Spring-blooming bulbs fill in the otherwise flowerless perennial bed with tufts of fabulous foliage and flower color. If your perennial border is boring until May, add some bulbs now — fall is the time to plant them.
This colorful border features spirea (Spiraea japonica ‘Magic Carpet’), pheasant’s eye daffodil (Narcissus poeticus var. recurvus), blue grape hyacinth (Muscari armeniacum) and daylily (Hemerocallis sp.).
Historically, perennial borders were garden beds that typically highlighted late spring, summer and fall bloom, while other areas of the garden, such as woodlands, focused more on early spring bloom. Now, gardeners can expand their sophisticated styles by incorporating late-winter- and early-spring-blooming bulbs into the classic perennial border. Planting spring-blooming bulbs in September or October will extend next spring’s seasonal interest.
Wood hyacinth (aka Spanish bluebells) Hyacinthoides hispanica) has lustrous foliage and clean white flowers.
Peonies (Paeonia sp.) will quickly mask the surrounding ground while the tulips (Tulipa sp.) provide color in the interim.
With a multitude of choices of bulbs on the market, your border can take on an entirely new visual appeal. Bulbs are best used to fill in the voided areas until the blooming perennials create their later season spectacle. Bulbs fill in the otherwise flowerless perennial bed with tufts of fabulous foliage and flower color. When the bulbs begin to fade, their yellowing foliage is soon obliterated by perennials such as peonies and asters. Even low-growing woody shrubs work well to enhance this multi-seasonal appeal in the border.
This is also a good time to plant spring-blooming bulbs because in the fall, it is easy to find the gaps in between the fully mature perennials. The perennials are at their maximum size now. Where are the openings? Where would you like to see more color and early green growth in the spring? Selecting and planting spring bulbs now will help you to fill those gaps.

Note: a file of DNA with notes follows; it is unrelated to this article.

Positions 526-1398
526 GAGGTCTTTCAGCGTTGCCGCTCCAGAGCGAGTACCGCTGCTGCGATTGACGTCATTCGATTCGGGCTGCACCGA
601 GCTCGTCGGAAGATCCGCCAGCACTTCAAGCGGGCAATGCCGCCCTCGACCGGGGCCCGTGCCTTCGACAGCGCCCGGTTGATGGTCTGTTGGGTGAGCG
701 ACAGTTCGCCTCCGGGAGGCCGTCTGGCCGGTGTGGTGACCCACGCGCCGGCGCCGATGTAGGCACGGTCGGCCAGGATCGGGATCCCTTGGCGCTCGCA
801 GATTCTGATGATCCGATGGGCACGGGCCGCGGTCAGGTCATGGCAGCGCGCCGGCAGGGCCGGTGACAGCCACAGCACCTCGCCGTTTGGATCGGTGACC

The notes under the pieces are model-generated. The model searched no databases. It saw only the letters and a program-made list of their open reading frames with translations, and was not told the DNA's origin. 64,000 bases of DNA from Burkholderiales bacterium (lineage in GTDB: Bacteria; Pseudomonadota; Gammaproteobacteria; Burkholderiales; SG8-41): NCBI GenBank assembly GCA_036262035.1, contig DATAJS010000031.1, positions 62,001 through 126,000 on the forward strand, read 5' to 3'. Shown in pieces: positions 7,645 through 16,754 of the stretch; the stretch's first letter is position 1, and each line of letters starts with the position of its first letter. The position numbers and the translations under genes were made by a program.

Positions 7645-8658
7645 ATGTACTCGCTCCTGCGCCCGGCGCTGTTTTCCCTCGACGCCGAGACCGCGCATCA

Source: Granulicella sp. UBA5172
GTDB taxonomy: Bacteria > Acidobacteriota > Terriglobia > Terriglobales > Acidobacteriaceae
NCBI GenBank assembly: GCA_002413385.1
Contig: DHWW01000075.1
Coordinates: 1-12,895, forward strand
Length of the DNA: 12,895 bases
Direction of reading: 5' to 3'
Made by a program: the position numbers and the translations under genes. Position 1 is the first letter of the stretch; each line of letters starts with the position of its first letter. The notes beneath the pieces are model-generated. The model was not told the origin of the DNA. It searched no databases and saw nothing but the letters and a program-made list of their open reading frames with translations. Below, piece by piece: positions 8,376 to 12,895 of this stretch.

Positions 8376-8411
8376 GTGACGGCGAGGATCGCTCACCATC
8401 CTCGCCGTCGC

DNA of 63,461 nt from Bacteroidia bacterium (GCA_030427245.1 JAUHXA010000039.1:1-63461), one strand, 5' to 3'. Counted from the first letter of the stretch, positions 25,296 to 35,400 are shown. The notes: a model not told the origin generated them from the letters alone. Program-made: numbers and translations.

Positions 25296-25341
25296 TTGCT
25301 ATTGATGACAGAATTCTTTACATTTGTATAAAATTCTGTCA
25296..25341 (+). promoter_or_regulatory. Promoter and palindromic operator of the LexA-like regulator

You might also consider dividing larger perennials right now. This will open up new gaps in the bed for additional bulb diversity and spacing.
When choosing bulbs consider both the bulb’s foliage and flower type — this can enhance colors from the later-emerging perennials. For example, gray-blue foliage can enhance golden foliage. Large, bright, shimmering flowers — like tulips — can enhance everything around them. Tulips’ wide strappy foliage curls and can add a ribbon effect to the garden. Or, for example, the structurally vertical stems of fritillaria can add a sense of architecture to the garden against the fuzzy foliage of early emerging catmint or lamb’s ear.
As you plant your bulbs, you will have to imagine how they will look when they emerge and bloom. However, seeing the perennial border in this new context will refresh your interest in the garden and provide a conversation piece for welcomed visitors.
Alone Or in Mixed Groups?
Bulbs can be planted in large 8-to-12-inch holes either as a solitary group or with other mixed bulbs for large visual bursts of color. Or, plant bulbs in solitary holes dotting the garden in random or orderly patterns. Selecting low-growing bulbs as well as tall bloomers gives the garden a visually layered look that creates dimension and excitement. Bright colors will also enhance the otherwise dull perennial foliage as it emerges from the ground.
When planting, place the largest bulbs in the bottom of the hole and the smallest at the top.
(From State-by-State Gardening September/October 2011. Photography By Eva Monheim)